An evergreen tree of estate woodlands and plantations, less commonly found in towns. It regenerates freely from self-sown seed in mixed woodland on fertile soils, and saplings develop even under a woodland canopy. Lowland.
This species was introduced to Britain in 1603, and was formerly widely planted as a specimen tree and in plantations. It was known from the wild by 1914. It is now little planted because it is more susceptible to rust fungus and woolly aphids than are its congeners A. grandis and A. procera. The gaunt tops of old trees are often noticeable from afar. It is inconsistently recorded.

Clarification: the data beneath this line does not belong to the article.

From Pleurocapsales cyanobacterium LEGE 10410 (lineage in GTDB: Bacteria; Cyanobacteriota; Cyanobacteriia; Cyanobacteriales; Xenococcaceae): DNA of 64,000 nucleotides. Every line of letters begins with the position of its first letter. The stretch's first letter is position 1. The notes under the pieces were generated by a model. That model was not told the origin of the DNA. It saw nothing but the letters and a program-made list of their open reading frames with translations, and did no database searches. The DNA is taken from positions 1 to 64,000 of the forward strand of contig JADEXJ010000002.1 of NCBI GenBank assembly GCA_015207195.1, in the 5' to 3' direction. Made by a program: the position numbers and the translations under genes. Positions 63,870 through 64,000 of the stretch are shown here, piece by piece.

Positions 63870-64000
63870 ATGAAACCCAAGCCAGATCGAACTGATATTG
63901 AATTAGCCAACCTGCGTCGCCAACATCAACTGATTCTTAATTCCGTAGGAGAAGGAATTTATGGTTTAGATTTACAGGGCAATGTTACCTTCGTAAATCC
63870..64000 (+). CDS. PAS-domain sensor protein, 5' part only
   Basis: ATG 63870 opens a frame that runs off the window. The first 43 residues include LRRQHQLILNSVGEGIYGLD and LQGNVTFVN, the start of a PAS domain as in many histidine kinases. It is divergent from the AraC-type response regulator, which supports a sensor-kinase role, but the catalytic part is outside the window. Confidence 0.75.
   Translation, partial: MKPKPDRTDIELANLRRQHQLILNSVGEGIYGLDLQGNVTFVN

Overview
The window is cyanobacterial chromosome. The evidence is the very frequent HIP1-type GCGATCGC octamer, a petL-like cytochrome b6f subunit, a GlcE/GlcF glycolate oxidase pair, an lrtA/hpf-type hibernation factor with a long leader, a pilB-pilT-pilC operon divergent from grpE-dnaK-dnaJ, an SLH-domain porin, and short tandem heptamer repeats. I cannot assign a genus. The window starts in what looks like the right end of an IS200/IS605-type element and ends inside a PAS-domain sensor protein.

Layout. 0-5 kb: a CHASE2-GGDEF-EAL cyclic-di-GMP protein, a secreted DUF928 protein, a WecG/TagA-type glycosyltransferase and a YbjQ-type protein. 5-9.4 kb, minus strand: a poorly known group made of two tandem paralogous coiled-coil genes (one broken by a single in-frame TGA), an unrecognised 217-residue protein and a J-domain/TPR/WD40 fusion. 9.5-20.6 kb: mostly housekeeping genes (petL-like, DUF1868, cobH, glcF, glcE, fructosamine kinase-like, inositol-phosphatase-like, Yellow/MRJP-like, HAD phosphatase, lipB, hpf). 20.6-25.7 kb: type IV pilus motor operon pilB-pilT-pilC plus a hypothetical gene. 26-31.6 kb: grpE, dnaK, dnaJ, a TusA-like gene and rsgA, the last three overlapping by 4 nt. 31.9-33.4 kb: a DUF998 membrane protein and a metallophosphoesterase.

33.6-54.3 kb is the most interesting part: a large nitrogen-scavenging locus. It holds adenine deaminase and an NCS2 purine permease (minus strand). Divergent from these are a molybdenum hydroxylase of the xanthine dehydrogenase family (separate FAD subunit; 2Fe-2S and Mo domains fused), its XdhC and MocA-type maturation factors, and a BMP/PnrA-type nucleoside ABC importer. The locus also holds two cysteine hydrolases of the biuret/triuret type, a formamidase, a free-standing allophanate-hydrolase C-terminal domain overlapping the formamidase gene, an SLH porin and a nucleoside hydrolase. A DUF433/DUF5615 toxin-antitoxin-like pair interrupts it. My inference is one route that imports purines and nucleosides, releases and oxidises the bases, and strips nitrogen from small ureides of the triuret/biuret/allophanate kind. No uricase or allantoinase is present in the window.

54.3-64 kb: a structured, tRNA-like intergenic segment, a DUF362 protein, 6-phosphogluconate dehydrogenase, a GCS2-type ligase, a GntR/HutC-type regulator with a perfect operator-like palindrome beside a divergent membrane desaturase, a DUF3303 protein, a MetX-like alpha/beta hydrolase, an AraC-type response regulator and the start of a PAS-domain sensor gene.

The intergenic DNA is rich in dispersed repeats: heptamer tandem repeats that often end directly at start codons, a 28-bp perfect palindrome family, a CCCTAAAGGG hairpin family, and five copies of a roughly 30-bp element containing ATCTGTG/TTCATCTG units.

Native to the mountains of C. & S. Europe.
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